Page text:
- Florida Power & Light Co. will take steps to improve water quality around its Turkey Point nuclear plant over a period of ten years, which has been leaking salty water into Biscayne Bay, after agreeing to a consent order with the Florida Department of Environmental Protection, the Palm Beach Post reports.
- The plan calls for FPL to install a recovery system to capture hypersalinated groundwater and store it underground, separate from drinking water sources. The utility stressed that the plant's water quality issues involve the cooling canal system and do not impact the safety of the plant or public health.
- FPL also agreed to immediately undertake restoration projects on the east side of the cooling canals, including restoring an area called Turtle Point to its previous natural state. The utility has already taken some actions to reduce salinity, but the consent order calls for continued progress.
The state of Florida directed FPL to take extensive actions to improve water quality around the Turkey Point nuclear facility, located about 25 miles from Miami, after a salt plume of water was found leaking into the Bay, along with the radioactive isotope tritium. Among the consent agreement's directions, FPL will recover and sequester hypersalinated water in underground bedrock separate from drinking water sources, and take on projects to undo damage.
"With this consent order, we are now positioned to realize further improvements in water quality in and around the cooling canals at Turkey Point," FPL President and CEO Eric Silagy said in a statement. "We believe this plan, which we hope will not be challenged and subsequently delayed, will address the cooling canal system issues at Turkey Point while protecting the surrounding environment. I'm confident that the fact-based solutions we'll be implementing at Turkey Point will have a lasting positive impact."
The utility pointed out past actions it has taken to address the Turkey Point issues. FPL said the long-term plan "complements" other actions the utility has taken in the past year to reduce salinity in the Turkey Point cooling canal system. And the consent order is the result of a "months-long process and was developed in consultation with regulatory agencies and independent experts in hydrology, environmental conservation and wildlife protection."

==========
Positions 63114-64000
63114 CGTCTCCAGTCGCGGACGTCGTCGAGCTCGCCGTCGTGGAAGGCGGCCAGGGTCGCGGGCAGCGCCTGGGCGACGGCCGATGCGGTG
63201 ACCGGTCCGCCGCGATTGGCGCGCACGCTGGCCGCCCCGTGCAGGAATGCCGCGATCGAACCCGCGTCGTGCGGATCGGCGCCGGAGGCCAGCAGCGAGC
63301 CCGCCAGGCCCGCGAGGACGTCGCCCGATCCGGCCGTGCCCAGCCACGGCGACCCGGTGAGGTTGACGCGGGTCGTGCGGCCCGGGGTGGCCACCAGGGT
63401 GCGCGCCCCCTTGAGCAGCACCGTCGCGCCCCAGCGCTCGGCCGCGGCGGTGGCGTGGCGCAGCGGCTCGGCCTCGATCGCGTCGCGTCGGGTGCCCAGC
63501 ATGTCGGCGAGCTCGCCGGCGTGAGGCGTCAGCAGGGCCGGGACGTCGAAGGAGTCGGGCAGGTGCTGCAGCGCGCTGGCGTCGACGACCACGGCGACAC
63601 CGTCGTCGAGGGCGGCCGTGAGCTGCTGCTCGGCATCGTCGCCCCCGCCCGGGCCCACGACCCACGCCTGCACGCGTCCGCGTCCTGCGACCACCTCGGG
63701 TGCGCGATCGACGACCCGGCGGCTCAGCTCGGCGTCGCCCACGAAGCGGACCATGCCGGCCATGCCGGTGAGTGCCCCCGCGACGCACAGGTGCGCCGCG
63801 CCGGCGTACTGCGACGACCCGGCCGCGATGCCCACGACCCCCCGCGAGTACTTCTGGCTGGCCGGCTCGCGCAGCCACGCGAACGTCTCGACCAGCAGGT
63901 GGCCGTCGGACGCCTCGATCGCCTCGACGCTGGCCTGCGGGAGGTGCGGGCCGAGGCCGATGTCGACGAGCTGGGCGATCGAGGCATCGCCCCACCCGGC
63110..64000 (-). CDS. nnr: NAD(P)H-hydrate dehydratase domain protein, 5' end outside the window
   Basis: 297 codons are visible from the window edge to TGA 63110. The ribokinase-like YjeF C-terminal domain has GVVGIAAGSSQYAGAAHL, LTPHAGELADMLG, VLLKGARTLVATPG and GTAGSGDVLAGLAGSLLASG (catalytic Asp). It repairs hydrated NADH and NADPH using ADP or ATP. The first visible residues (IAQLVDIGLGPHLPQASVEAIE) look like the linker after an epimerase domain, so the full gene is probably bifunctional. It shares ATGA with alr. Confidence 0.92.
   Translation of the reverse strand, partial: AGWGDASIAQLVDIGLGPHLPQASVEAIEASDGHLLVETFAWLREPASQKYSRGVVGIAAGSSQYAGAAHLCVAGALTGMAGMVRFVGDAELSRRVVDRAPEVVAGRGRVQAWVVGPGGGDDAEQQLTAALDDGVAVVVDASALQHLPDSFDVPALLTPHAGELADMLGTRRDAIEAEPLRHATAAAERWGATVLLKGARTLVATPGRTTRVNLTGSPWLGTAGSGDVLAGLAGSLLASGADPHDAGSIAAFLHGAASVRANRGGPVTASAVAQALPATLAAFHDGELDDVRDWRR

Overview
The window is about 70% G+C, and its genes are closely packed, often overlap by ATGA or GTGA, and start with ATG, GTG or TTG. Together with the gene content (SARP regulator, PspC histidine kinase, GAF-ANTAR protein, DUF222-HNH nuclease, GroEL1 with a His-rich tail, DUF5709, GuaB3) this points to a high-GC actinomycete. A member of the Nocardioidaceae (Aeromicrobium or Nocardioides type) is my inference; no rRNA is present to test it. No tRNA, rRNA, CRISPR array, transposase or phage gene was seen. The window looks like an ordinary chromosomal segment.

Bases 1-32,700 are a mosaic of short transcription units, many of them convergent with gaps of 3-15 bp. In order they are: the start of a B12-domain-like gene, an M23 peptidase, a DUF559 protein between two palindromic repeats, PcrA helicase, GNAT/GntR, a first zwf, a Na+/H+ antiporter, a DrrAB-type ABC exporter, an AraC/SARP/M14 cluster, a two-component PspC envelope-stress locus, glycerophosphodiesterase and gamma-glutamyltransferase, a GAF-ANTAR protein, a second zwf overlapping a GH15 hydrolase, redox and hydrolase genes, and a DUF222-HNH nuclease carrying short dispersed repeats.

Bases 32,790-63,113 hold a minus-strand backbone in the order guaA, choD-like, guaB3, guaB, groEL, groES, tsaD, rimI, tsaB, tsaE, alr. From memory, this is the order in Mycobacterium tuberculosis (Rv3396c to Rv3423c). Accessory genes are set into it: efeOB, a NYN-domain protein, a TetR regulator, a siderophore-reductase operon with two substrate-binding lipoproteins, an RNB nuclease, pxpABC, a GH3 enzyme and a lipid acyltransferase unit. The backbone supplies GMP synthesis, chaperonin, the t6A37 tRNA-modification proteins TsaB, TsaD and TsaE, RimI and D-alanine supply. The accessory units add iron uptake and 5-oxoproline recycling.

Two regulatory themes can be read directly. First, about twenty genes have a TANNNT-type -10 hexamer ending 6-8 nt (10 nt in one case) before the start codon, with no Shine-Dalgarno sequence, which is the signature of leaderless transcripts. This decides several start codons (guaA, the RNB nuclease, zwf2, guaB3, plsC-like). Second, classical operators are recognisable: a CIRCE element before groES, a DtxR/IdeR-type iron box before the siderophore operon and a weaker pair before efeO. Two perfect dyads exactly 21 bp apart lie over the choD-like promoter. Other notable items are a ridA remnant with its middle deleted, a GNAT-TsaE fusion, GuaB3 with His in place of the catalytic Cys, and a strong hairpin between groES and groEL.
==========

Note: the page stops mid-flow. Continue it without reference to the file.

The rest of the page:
As part of the plan, FPL will install a recovery system to capture and store hypersalinated groundwater away from drinking water sources.
The utility spoke with the Palm Beach Post, giving a few more details, including that this will be a multi-year process. “We are going to pull it back to the boundaries of the cooling canal system” FPL spokesman Peter Robbins told the paper. “The majority of the plume will be retracted within the first five years. Our goal is to get it all. We think that will take longer.”
The water quality issues have not helped FPL's bid to construct two new units at the Turkey Point facility. Florida Senate committees have held hearings this year to investigate how the existing plant is impacting the environment. And in April, the 3rd District Court of Appeal in Miami reversed the state's decision to allow the reactors.
Turkey Point Units 3 and 4 were built in 1972 and 1973, respectively, and their licenses expire in 2032 and 2033. Cooling water is provided through 168 miles of canals, and the plant generates enough power for about 900,000 homes.